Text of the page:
We at Tom's Guide love HBO Max (heck, it kept the best streaming service crown even after it lost the day-and-date movies), but I personally spent the first two years of the service somewhat annoyed as I waited for it to finally release this one show. And, hilariously enough, this show didn't originally air on HBO Max!
So, you're forgiven for not identifying Harley Quinn with HBO Max, as one of the best DC shows or movies recent history didn't even debut on the service where it now lives. Originally, Harley Quinn aired on the since-retired DC Universe streaming service, where it won more acclaim than notoriety.
Fortunately, it feels like the show's new home on HBO Max allowed it to get a stronger following, as I know multiple people who care more about Harley Quinn season 3 than any other show this summer. So you can take your Lord of the Ring: The Rings of Power and toss them to Andor, for all I care.
And I make this recommendation because Harley Quinn is almost back, making now a perfect time to get caught up and get familiar with the HBO Max (which starts at $9.99 per month (opens in new tab)) show. Now, let's dive into why Harley Quinn is so damn good.
What is Harley Quinn about?
First off, while I will avoid all spoilers, I have to put a MATURE CONTENT warning up front. Harley Quinn is a cartoon show, but it's also an unapologetically-adult animated series. In the era of South Park, Big Mouth and Rick & Morty, I assume we can all understand that clicking on the below trailer will result in hearing some profanity and watching some cartoonish violence?
Great, because Harley Quinn, which gives a very bent view of life in Gotham City, is one of the few DC shows or movies I've actually loved in recent memory. It begins where many shows should, with a breakup. Or at least the start of one. As long-time DC Comics fans may know, The Joker (or Mr. J if you're Harley), doesn't really treat his girlfriend that well. And the premiere goes to great lengths to show that Harley loves to excuse his behavior.
And once Harley gets outside of Mr. J's relationship, she starts seeing things more clearly and finds the ambition to be her own boss. That said, she also finds herself working with a new gang of misfits. But before I introduce them, we need to talk about Kaley Cuoco, the voice of Harley herself.
Yes, Cuoco, who is best known for her work on The Big Bang Theory (and later The Flight Attendant), does a great job with the character. She may not have the New Yawkeh accent you might associate with the character, but you buy into the performance.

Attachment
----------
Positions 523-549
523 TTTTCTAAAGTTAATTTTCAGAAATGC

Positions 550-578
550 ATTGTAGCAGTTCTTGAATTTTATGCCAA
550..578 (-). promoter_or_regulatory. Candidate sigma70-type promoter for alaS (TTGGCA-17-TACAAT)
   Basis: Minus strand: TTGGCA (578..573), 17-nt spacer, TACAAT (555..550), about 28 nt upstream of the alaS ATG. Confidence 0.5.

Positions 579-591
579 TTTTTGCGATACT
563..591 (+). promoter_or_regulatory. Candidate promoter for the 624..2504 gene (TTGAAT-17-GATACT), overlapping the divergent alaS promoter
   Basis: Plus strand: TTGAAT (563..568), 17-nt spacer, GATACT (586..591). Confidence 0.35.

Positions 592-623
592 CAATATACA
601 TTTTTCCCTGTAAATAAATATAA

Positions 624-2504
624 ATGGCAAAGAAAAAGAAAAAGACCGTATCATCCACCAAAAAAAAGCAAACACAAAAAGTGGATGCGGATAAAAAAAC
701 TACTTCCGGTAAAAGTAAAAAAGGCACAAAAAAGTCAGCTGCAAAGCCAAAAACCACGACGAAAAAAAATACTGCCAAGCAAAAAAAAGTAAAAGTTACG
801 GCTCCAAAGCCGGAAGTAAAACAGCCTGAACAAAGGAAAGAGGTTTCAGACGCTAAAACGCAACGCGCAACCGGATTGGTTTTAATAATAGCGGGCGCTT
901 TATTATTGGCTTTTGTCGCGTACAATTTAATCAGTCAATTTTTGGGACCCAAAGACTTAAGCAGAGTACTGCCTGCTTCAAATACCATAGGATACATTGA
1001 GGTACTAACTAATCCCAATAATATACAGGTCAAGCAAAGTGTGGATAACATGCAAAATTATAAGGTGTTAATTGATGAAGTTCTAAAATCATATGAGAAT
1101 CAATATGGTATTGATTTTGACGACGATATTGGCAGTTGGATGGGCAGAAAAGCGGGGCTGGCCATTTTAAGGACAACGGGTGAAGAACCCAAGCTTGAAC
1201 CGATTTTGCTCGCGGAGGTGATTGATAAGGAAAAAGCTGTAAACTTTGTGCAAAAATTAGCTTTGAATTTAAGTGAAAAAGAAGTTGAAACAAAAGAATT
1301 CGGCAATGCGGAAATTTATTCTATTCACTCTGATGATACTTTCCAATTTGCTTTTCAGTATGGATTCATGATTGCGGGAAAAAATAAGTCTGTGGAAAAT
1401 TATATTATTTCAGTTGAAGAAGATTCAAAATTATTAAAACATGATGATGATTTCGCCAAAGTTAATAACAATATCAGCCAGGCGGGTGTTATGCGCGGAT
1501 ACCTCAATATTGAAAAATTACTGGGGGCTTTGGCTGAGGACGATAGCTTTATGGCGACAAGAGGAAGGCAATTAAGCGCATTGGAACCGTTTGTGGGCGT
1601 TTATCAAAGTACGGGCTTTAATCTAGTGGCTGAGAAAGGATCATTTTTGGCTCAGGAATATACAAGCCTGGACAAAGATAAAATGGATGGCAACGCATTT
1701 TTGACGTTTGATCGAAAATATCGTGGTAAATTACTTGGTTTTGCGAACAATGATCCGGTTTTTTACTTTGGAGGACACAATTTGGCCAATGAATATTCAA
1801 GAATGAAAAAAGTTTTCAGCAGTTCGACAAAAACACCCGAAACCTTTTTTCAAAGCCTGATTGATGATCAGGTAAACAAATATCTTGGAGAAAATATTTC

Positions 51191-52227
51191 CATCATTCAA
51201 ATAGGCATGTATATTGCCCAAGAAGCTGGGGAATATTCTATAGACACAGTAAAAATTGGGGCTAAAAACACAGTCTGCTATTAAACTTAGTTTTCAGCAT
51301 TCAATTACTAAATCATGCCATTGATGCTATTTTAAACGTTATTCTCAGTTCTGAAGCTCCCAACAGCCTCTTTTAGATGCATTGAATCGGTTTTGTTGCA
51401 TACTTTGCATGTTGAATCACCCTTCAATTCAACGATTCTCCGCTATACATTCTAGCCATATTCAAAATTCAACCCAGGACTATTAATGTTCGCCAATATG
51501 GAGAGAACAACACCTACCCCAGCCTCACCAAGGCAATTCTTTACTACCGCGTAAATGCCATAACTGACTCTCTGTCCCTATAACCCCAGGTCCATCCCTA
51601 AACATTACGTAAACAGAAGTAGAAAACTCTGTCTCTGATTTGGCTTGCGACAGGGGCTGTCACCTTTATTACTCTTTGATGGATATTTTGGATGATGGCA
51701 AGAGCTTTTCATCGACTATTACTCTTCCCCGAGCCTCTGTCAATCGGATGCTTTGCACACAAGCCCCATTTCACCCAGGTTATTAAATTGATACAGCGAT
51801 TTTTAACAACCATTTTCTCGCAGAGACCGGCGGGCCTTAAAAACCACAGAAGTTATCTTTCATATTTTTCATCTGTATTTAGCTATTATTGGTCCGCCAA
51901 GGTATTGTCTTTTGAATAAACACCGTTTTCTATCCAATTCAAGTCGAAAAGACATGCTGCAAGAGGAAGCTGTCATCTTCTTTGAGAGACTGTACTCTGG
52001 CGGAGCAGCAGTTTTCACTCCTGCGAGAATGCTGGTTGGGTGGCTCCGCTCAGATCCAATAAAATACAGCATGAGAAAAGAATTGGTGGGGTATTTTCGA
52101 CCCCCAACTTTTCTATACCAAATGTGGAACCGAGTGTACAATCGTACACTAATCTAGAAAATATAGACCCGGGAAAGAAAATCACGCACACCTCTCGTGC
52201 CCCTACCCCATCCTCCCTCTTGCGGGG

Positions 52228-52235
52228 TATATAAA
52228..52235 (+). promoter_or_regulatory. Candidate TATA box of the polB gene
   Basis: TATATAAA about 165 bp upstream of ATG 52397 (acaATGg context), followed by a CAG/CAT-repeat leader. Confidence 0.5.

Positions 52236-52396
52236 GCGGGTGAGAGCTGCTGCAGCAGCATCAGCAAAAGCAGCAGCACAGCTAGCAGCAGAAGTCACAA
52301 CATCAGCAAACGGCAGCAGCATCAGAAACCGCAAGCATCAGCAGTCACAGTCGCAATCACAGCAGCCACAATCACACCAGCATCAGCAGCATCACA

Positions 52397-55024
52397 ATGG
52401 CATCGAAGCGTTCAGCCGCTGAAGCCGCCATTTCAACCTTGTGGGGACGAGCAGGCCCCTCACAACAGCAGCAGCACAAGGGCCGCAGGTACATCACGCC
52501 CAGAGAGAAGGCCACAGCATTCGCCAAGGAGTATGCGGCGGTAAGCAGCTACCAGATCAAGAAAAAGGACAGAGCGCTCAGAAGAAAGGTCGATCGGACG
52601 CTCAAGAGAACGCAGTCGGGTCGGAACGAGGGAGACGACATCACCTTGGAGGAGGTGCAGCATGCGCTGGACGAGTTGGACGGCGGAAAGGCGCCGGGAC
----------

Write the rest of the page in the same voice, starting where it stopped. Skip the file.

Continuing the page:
Out on her own, Harley is associating with Poison Ivy (Lake Bell), the bff who has been telling Ms. Quinn to ditch the Joker for years, Clayface (Alan Tudyk, who voices many characters, including Joker), King Shark (who Ron Funches plays as a heartfelt jabberjaw) and the annoyingly misogynistic Doctor Psycho (Tony Hale). And through the misadventures of this band of misfit villains, you'll come to appreciate Harley Quinn.
I further fell for the Harley Quinn show as these weirdos interacted with Gotham's other heroes and villains. Diedrich Bader (The Drew Carey Show) makes a great dry Batman, but this show's take on Commissioner Gordon (Chris Meloni taking a break from Law & Order for a personal breakdown) is top notch. And I won't even spoil how James Adomian's version of Bane is a must-see. Did I mention Giancarlo Esposito is Lex Luthor? Talk about casting that the actual DCEU could use!
But Harley Quinn is a great show because of its exploration of its titular character's own mind and emotions. It takes you on a journey of how a breakup can lead to a deprogramming of manipulative behavior, all while accusing Batman of doing weird things with actual bats.
Why the critics love Harley Quinn
So, while Harley Quinn season 2 got the stronger Rotten Tomatoes score of 100% (opens in new tab), I'll skip those reviews because right now what matters more is focusing on why critics love the first season (which got an 89% (opens in new tab), the two average out to 94%), the one you should start with.
The AV Club (opens in new tab)'s Shannon Miller called the show "a hilariously gnarly win." She also commended its "pitch-perfect comedic timing, a solid cast of comedy’s hardest hitters, and inimitable chemistry presented in the form of one of the most satisfying female friendships in a long while," before calling it "one of the best shows of the year, easily."
At The Hollywood Reporter (opens in new tab), Robyn Bahr wrote "Harley Quinn is the story of what happens when a woman’s ego happens to be as inflated as any mediocre man’s. It’s one of the best surprises of the year." She also commended the scripts, noting "The writing is frequently uproarious, chock full of millennial nostalgia and cerebral gallows humor."
Eliana Dockterman at Time (opens in new tab) wrote that Harley Quinn "offers a master class in how to transform a female character with a tricky backstory into a compelling protagonist in her own right."
Should you watch Harley Quinn right now?
Unless you think your sensibilities are too tame for some cartoonish violence, I say hit play on Harley Quinn right now. While people may be checking back in with HBO Max for Succession season 4, Euphoria season 3 and even Our Flag Means Death season 2, the first two seasons of Harley Quinn are so good that Ms. Cuoco's version of Ms. Quinn's voice has been living in my head rent-free for a while now.
Not only does Harley Quinn scratch the vulgar comedy itch, but it also has heart and a real journey inside of it. Oh, and all the DC fan service you could ask for. If that's your thing. But even if you're not a DC fan (I barely count myself as one, I've primarily been into select Batman movies and the classic Batman animated series), I think Harley Quinn has somethin for you, puddin'.